In recent months there has been much uncertainty as to when the Irish general election would be held, and also when our Stormont elections would take place.
Both have to happen by next year but the difficulties at the assembly have been so acute that an early election has seemed a possible outcome of the uncertainty.
Late last week, the likelihood of that receded with reports that the DUP would return fully to government.
Meanwhile, it seemed that Enda Kenny would be the one calling a snap election. Mr Kenny has chosen not to do that.
Perhaps he has just had his Gordon Brown moment. Shortly after he became the British prime minister in 2007, Mr Brown came close to calling an autumn election.
The polling figures looked good and then at the last minute he lost his nerve. We will never know what would have happened if a snap election had been called, but if Mr Brown had won he would have secured re-election just before the financial crisis erupted, with which he was fairly or unfairly associated.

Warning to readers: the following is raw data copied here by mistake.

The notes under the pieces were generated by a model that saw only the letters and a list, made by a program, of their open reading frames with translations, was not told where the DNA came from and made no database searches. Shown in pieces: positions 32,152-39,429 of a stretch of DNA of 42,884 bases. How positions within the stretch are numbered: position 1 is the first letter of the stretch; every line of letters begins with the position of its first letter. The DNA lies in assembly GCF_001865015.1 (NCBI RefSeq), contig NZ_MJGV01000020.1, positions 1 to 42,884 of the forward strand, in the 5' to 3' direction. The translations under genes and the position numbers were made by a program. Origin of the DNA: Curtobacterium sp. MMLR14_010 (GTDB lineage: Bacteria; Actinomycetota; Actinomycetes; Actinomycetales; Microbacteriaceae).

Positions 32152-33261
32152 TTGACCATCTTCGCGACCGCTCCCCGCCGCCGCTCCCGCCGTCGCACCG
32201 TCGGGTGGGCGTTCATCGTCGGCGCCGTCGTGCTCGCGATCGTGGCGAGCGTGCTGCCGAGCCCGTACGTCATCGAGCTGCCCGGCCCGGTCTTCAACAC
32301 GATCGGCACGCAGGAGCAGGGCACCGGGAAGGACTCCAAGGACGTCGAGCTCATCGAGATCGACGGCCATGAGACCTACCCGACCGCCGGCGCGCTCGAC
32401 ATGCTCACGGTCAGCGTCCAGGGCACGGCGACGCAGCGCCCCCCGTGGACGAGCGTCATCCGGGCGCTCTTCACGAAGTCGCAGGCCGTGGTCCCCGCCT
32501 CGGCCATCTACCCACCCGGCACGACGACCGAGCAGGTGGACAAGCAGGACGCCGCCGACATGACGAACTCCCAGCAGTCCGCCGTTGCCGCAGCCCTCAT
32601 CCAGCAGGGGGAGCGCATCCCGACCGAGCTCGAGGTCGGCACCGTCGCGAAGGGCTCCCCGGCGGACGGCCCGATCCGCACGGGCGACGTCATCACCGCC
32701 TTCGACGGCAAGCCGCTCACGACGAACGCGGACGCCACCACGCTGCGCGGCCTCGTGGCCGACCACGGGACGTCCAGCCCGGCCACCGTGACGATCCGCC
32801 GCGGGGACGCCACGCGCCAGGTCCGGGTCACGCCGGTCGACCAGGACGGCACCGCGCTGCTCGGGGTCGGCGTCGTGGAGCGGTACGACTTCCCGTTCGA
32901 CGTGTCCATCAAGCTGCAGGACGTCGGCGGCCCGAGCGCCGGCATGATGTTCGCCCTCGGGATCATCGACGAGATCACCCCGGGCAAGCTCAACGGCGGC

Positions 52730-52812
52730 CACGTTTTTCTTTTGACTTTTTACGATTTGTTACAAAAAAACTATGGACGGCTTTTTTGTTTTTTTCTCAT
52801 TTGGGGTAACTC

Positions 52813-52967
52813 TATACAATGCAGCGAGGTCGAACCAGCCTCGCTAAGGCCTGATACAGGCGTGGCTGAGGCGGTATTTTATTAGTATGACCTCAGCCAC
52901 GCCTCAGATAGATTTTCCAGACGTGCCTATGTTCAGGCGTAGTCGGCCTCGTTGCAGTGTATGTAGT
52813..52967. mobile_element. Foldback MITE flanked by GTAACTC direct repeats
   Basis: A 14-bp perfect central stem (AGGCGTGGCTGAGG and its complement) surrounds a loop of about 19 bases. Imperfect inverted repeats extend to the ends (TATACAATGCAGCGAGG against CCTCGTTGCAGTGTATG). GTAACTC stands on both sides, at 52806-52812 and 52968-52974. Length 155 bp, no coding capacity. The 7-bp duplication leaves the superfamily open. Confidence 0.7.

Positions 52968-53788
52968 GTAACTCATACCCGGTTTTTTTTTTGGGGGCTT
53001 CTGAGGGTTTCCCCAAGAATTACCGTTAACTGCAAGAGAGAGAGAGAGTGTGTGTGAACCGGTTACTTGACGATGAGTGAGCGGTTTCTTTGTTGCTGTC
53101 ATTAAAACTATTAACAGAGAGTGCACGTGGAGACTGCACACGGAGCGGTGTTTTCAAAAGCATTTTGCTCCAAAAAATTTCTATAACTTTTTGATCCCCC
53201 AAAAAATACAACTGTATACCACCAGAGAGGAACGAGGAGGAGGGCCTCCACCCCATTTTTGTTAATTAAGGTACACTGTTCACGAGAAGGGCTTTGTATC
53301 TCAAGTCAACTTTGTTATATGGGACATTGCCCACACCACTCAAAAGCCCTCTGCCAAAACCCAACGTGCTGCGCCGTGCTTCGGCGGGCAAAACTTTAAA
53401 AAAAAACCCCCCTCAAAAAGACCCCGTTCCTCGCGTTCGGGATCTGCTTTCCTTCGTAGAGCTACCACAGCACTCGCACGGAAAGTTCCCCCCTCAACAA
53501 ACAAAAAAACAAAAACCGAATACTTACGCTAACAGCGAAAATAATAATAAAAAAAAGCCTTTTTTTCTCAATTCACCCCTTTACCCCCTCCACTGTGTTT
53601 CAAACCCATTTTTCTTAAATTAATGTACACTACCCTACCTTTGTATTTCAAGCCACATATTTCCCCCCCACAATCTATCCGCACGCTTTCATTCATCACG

The big area of interest in next year’s Dublin election for Northern Ireland observers is how well Sinn Fein will do. The party would be thrilled to take power on both sides of the border on the eve of the centenary of the 1916 Easter Rising.
But the fate of Sinn Fein will not merely be significant due to what it indicates about how the Republic’s electorate views the republican party and its past association to the IRA (an association that many people will have been reminded of by last night’s shooting dead of a garda in Co Louth by a dissident).
The result will also be significant across Europe with regard to austerity. It is unclear if European voters believe that Syriza has successfully thwarted or minimised austerity.
It will be alarming for Europe, and the continent’s future ability to balance the books, if the fiscal restraint shown by Dublin since 2008 is thrown away by Sinn Fein, partly because voters have been impressed by Syriza’s recklessness.